One of the basic problems of computing is finding something that you have stored somewhere.For example, if you are keeping a table of names and telephone numbers how can you organise the list so that you can find the phone number given the name?
The most obvious solution is to keep the list sorted into alphabetical order and use a binary search to locate the name. This is efficient but only as long as the list is kept in strict order. If you only have to add names and number infrequently then you could use an overflow table that isn't sorted into order. Then to find a name you would use a binary search on the sorted table and if you didn't find the name there a linear search on the overflow table would either find the name or confirm that the name wasn't known. Using an overflow table in this way works as long as the overflow table is keep short. If you are adding a lot of names then the time to perform the linear search in the overflow table will quickly become too much. In this case it is time to think of hashing.
Hashing is one of the great ideas of computing and every programmer should know something about it. The basic idea is remarkably simple, in fact it is so simple you can spend time worrying about where the magic comes from.
Suppose you have a function, FHASH(name) that will compute a number in the range 1 to N depending in some way on the value of name then why not store the name, and phone number at FHASH(name) in the table.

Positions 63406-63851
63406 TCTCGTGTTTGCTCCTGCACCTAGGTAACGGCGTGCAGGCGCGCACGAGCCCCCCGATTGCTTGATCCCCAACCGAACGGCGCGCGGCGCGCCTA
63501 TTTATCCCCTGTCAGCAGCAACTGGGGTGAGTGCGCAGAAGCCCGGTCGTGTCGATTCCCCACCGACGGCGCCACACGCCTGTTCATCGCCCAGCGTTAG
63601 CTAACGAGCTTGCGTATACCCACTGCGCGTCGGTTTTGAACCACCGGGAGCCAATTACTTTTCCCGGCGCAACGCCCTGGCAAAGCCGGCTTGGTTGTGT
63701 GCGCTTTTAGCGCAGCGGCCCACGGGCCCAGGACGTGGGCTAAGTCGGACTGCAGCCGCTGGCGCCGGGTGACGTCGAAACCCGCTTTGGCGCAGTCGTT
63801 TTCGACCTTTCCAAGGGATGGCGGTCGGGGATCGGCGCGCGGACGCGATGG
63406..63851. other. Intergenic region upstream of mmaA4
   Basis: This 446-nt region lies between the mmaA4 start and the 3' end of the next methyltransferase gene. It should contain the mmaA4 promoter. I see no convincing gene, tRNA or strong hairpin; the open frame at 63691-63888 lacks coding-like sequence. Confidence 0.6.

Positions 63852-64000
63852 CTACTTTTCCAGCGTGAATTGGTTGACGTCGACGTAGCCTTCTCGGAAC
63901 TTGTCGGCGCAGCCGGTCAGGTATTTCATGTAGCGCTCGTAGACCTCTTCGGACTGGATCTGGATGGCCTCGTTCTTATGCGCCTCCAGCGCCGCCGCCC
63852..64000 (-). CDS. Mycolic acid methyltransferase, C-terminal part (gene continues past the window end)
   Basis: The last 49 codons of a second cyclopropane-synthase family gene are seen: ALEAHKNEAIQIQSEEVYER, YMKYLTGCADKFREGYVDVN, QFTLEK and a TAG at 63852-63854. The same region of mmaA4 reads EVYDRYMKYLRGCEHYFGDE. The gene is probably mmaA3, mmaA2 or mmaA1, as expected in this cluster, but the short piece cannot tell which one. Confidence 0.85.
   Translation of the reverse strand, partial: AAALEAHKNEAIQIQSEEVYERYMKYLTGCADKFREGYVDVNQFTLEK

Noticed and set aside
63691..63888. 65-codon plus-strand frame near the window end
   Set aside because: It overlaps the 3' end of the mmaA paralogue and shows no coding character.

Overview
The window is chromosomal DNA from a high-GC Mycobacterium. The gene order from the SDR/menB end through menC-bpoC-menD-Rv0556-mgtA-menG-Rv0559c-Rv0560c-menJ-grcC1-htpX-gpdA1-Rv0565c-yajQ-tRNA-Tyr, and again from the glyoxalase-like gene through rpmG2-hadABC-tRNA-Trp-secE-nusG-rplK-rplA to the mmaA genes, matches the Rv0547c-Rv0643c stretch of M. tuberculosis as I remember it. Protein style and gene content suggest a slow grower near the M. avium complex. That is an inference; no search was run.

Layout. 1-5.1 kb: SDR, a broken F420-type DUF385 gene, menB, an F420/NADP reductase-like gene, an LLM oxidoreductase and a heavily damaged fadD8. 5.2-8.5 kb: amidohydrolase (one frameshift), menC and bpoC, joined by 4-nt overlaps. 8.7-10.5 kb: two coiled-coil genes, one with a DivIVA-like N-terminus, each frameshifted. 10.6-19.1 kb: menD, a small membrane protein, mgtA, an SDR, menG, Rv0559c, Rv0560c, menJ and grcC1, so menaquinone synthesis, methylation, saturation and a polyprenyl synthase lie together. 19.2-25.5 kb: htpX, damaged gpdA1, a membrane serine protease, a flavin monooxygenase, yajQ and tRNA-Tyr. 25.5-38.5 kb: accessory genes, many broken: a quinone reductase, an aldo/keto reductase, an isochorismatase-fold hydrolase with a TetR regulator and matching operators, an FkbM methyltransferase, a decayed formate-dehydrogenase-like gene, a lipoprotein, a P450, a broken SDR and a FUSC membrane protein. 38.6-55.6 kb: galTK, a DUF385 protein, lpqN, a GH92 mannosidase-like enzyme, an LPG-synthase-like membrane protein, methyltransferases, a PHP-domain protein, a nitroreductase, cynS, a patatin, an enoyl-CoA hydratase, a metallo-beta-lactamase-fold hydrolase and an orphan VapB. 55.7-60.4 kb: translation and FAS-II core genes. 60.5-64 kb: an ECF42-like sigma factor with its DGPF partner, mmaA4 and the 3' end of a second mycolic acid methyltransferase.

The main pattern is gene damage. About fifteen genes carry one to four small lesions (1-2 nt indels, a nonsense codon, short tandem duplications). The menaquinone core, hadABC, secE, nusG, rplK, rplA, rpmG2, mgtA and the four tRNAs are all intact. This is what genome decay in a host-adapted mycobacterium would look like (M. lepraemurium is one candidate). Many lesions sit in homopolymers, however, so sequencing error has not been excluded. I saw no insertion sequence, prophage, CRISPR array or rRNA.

Using this scheme finding a name in the table is just a matter of computing FHASH(name) and looking at this location in the table to see if name is stored there! Yes, that's all there is to it. Well there are a few practical details but using FHASH(name) to give the location where name is stored is the key idea.
To make sure that there can be no confusion about how simple hashing really is let's look at a small example. If the hashing function is the sum of the ASCII codes of the first two letters of the name minus 128 then FHASH("JAMES") would be stored at ASC("J")+ASC("A")-128 or, in plain English, at location 11 in the table. If you want to know if you have a phone number for JAMES you simply compute FHASH("JAMES") and look in location 11 to see if it's there.
No sorting and no searching required. When you compute the hash function you know where to store the data and you know where to find the data.
Now that we have a concrete example to look at you might begin to see what the practical problems referred to earlier are. In particular where does our hashing function suggest that we store the phone number for JAMESON?